Young women enter fight for gender equality

gender inequality

THE Institute for Young Women’s Development (IYWD) says it will continue facilitating gender responsive social service delivery to ensure gender equality despite the challenges they are facing.

“Young women now understood the processes of the local authority and local authorities took up young women as partners. Local authorities are now giving a listening ear to their issues, for example, in Mazowe and Guruve by-laws were being crafted after engagement,” said Sandra Zenda, IYWD projects co-ordinator.

“Another success is a beerhall that was transformed into a clinic in Mazowe pointing to a positive response to the need to have gender responsive service delivery in local authorities.”

Section 56 of the Constitution provides for a strong framework for the protection and promotion of the rights of women, men, girls and boys.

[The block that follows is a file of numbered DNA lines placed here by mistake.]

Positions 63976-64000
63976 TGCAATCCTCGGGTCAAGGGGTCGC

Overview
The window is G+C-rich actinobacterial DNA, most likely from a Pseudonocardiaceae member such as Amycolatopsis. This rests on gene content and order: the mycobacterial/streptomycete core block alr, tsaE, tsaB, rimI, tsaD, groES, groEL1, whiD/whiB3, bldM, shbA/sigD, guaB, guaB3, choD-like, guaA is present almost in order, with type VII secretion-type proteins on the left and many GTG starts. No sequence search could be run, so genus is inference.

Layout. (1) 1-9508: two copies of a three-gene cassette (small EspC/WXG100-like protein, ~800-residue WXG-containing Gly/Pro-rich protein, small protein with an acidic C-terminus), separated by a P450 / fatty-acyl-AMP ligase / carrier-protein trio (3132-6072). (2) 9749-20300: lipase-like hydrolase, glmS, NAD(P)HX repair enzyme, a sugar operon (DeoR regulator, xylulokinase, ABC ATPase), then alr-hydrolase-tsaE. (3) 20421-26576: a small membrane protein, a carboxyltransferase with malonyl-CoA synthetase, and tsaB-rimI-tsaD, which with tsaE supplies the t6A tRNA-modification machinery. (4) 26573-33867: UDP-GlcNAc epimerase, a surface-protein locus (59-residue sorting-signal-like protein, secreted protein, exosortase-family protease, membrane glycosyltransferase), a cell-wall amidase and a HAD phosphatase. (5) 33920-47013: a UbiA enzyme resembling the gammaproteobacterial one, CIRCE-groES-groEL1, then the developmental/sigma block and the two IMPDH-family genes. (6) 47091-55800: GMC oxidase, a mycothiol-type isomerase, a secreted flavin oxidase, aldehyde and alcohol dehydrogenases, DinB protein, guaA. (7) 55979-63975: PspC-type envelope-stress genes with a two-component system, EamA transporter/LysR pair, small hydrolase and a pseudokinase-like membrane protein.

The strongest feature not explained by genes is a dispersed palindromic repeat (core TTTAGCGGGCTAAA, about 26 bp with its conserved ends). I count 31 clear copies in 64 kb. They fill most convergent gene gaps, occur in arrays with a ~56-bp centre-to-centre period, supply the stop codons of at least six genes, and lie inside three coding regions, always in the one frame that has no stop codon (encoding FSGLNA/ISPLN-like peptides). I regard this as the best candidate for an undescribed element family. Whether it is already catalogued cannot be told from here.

It recognises the equality of all persons and goes further to explicitly outlaw discrimination on the grounds of sex or gender.

At an international level, Zimbabwe is party to a number of regional and international conventions and treaties that support gender equality.

Zenda said addressing gender inequality had never been easy despite the existence of the law; nonetheless her organisation has been scoring some successes.

“Definitely, there were challenges especially along the way because when we started implementing this intervention, there were some realities we could not ignore,” she said.

“There was limited knowledge in terms of constitutional provisions for citizen engagements, there was not much understanding between the local authorities and young women.

“There was some kind of tension among young women, some citizens and local authorities, mistrust and also a lack of knowledge on the operations of local government were other obstacles we had to face on our journey to achieve our set goals for the project.”

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